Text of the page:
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False View on Jesus' View of Divorce
Leonard Swidler, Ph.D., S.T.L., LL.D., LL.D.
"Divorce is not permitted for just any reason (kata pasan aitian), but is permitted, as Moses taught, on the grounds of sexual misconduct (epi porneia), said Jesus." That's summarized from Matthew 19:1-9, with emphases added. Jesus, being a learned and committed rabbi, followed the teaching of the Torah in allowing divorce - on those grounds stated in Deuteronomy 24:1.
Much is made today about Pope Francis "not changing Catholic doctrine," but rather "changing practice" to be more compassionate. This is indeed a huge and beneficial move. In regard to the small though important step of not changing Catholic teaching on divorce/remarriage, but allowing divorced/remarried Catholics to receive Holy Communion, it should, however, be seen as moot.
The claim by Catholic Church leaders is incessantly made that by the command of Jesus, marriage is indissoluble. This claim is based on two Gospel quotations of Jesus that seem to disallow divorce (Mark 10:1-12; Luke 9:51), even though there are two other Jesus quotations that definitely allow it (Matthew 5:32; 19:1-9).
What to do? One clear solution would be to follow the basic principle of Catholic canon law that a permissive law should always be interpreted broadly, and a restrictive law narrowly. Following that legal principle would indicate that the more permissive Jesus saying recorded by Matthew should be followed, and divorce/remarriage allowed, at least for sexual misconduct.
Why, then, did the Western Catholic Church choose to go counter to its own avowed broad permissive legal principle, and the Eastern Orthodox Church choose the permissive understanding? My judgment is that an extreme dualism, which sees "matter as bad and spirit good" (largely brought into Catholicism by its most powerful ancient theologian, St. Augustine) is at the basis of the Catholic negative choice. If one asks what attaches us to (bad) matter, the answer is "pleasure," and the most intense material pleasure is sex - hence misogyny.
What is more important for Christians, however, is to get straight what Jesus' position was on this matter. The answer is that the first Gospel written was what scholars refer to as Matthew's Aramaic Gospel because it was written in Jesus' language, Aramaic. Aramaic Matthew is what Mark apparently had in front of him as a basis for his (Greek) Gospel. The Matthew Gospel we have today is an expanded version written by Matthew in Greek, and hence is the third Gospel written - after Aramaic Matthew and Greek Mark. The Gospels of Luke and John came still later.
Matthew, both Aramaic and Greek, is clearly the most Jewish-knowledgeable of the Gospels and hence gives the fullest information about the divorce debate that is recorded in both Mark and Matthew, Mark being the skimpiest on details and Matthew the fullest.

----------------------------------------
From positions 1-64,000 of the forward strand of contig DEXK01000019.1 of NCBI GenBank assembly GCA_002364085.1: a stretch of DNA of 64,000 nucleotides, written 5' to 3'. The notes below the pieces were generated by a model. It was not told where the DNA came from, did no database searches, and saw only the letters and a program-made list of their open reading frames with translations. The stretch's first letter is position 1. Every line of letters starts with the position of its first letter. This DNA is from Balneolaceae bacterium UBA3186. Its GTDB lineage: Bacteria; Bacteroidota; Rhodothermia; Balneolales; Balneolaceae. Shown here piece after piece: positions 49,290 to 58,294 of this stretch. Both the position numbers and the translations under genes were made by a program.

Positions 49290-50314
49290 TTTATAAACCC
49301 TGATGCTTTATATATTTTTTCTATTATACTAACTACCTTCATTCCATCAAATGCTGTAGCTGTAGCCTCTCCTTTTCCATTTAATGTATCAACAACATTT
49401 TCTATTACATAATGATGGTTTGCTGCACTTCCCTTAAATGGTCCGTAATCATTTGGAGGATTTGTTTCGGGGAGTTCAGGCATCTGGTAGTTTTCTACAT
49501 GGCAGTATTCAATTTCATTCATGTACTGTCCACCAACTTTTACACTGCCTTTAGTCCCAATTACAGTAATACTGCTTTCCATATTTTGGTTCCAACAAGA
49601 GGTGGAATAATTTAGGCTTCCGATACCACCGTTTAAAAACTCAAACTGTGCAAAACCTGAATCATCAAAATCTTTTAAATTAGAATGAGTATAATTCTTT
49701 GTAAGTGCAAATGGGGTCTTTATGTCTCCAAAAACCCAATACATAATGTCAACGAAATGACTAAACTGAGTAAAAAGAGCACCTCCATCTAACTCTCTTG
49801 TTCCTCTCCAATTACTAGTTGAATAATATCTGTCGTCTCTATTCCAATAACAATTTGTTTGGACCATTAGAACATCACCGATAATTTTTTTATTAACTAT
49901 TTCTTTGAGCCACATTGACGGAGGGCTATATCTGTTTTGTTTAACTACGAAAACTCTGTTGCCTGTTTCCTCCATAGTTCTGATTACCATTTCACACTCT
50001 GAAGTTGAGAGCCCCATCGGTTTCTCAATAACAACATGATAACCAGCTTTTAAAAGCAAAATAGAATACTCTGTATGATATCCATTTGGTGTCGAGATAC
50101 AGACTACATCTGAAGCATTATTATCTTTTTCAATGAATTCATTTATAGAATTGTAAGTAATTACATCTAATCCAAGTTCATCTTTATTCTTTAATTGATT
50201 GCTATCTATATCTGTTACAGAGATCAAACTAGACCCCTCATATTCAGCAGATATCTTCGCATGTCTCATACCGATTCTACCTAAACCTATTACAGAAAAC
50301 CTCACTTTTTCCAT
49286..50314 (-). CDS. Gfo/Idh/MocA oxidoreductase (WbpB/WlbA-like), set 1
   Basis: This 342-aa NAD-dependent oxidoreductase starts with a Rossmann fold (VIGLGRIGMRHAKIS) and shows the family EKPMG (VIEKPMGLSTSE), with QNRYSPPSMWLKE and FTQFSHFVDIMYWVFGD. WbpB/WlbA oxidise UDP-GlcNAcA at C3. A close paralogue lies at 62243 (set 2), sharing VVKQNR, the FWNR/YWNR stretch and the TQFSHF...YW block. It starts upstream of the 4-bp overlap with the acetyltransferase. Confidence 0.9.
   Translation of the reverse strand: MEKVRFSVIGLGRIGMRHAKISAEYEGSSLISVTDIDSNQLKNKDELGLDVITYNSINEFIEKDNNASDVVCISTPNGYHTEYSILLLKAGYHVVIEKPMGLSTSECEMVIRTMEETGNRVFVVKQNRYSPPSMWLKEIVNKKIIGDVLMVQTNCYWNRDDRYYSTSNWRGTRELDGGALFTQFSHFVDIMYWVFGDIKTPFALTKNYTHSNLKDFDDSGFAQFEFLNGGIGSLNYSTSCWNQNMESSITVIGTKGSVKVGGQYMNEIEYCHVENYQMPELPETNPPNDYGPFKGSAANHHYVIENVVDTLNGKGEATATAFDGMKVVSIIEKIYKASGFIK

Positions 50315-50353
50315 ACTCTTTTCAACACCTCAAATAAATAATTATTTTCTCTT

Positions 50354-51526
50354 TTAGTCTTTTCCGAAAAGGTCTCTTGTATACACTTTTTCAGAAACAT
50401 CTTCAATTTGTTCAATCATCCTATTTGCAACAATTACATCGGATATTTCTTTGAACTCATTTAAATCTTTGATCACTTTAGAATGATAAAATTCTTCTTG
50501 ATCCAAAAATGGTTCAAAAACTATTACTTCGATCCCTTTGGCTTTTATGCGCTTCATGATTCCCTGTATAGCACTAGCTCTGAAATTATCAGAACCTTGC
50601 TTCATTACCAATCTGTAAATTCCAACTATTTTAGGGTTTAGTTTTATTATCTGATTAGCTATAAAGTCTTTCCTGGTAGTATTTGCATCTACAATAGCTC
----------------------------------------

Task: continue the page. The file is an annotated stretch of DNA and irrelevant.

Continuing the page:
As intimated in the above opening summary of Matthew's recording of Rabbi Jesus' debate with some (not all!) Pharisees on whether one can divorce or not, there was then a fight among the rabbis. The traditional position handed down for hundreds of years, namely, that divorce because of "sexual misconduct" was permitted, was held by the Rabbi Shammai camp, whereas a new position was promoted by the Rabbi Hillel camp.
A man could divorce his wife kata pasan aitian, "for any reason," according to the Hillel camp. The success of this position was strikingly exemplified a couple of generations later: "The School of Shammai says: 'A man may not divorce his wife unless he has found something indecent. ...' And the School of Hillel says '[he may divorce her] even if she spoiled a dish for him, for it is written, "Because he hath found in her indecency in anything." ' Rabbi Akiba says: 'Even if he found another more beautiful than she . . .' " (Mishnah 1 Git. 9, 10).
Thus it is clear that there has been both massive mistranslation and misunderstanding of what Rabbi Jesus was asked and responded in this debate over divorce. He did not say, "You may not divorce for any reason." He was asked whether he agreed with the newer Hillel-advocated grounds for divorce, namely, kata pasan aitian, "for any reason." He responded, No, you cannot use the Rabbi Hillel "for any reason" grounds for divorce, but need to stick with the traditional, Rabbi Shammai position, namely, epi porneia, "for sexual misconduct."
Why, then, did not Mark record all those details about that rabbinic debate? It has been suggested that because he was writing for Gentiles, he may have thought they would be confused. We will never know for sure.
However, his lack of reporting on the rabbinic debate and Jesus' taking the side of the Rabbi Shammai camp is no reason for rejecting what Matthew in fact recorded and Mark missed. On that procedural principle, we would have to throw out the last three Gospels.
Conclusion: There is no Jesus position advocating the indissolubility of marriage.
Leonard Swidler is a founder and president emeritus of ARCC
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